What is Diagnostic Imaging?
Diagnostic Imaging is the process of using technology to create images of the body’s anatomy. These images help oncologists better identify the size, shape, and location of a patient’s cancer. Diagnostic imaging can also be used in the treatment planning process of radiation oncology.
Providing full imaging services at each of our locations significantly cuts down the wait time of results and allows our physicians to have daily, real-time views of a patient’s tumor. This is just one of the ways CSNF stays ahead of the game.
Types of Diagnostic Imaging
Low Dose Lung CT
What is a Low Dose Lung Cancer Screening?
Low-Dose CT scans can be used to detect lung cancer in its early stages. Unlike a chest x-ray which produces shadows of the lungs, CT scans provide high-resolution, 3D images. The term “low dose” means that the CT scans uses very little radiation, which results in minimal negative side effects on the patient. CT lung screenings have shown to decrease cancer deaths by 20% in high-risk patients, compared to traditional chest X-rays.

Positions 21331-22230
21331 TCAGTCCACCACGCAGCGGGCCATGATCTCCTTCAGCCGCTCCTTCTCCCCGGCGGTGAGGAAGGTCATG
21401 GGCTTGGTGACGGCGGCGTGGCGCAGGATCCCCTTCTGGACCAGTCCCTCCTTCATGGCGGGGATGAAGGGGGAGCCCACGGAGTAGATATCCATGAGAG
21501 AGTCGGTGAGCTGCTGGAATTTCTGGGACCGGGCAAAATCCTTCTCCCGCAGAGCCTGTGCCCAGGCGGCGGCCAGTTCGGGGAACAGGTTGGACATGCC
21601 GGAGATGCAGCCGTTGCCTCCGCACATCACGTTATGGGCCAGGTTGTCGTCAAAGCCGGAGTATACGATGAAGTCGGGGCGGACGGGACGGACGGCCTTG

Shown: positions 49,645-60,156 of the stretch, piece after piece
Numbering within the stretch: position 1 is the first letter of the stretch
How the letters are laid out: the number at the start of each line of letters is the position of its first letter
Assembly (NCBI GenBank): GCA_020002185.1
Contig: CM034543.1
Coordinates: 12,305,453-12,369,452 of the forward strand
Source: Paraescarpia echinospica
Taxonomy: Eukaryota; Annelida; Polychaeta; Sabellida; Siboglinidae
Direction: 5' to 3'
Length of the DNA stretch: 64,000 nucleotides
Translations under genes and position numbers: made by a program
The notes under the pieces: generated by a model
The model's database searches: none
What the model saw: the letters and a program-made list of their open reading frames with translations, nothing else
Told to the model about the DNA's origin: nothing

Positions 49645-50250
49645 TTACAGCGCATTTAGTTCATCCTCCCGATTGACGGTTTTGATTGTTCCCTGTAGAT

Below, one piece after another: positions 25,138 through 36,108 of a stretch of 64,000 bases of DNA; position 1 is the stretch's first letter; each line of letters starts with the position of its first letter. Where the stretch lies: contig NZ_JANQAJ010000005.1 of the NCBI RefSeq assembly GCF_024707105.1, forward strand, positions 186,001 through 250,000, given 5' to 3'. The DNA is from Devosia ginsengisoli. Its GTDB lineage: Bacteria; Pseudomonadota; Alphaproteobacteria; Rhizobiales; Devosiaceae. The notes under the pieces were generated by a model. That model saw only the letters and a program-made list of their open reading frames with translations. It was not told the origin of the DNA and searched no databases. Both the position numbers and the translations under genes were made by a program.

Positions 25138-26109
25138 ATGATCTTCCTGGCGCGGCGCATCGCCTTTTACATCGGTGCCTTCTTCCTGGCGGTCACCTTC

Am I Eligible for Screening?
If you meet the following criteria, you are a candidate for a low-dose CT lung screening:
- Adults age 55-80 years
- Current smokers
- Former smokers who have quite within the past 15 years
- A smoking history of:
- One pack a day for 30 years
- Two packs a day for 15 years
Scans and Claustrophobia
All forms of diagnostic imaging offered at CSNF require the patient to be in or near and small, enclosed space. If you are claustrophobic, please consult your physician prior to your scan. Claustrophobic patients may need to obtain a prescription from their doctor before their exam. If you receive a prescription, you will need to have a family member or friend accompany you to your appointment in order to drive you home. Please do not drive after taking any form of sedative.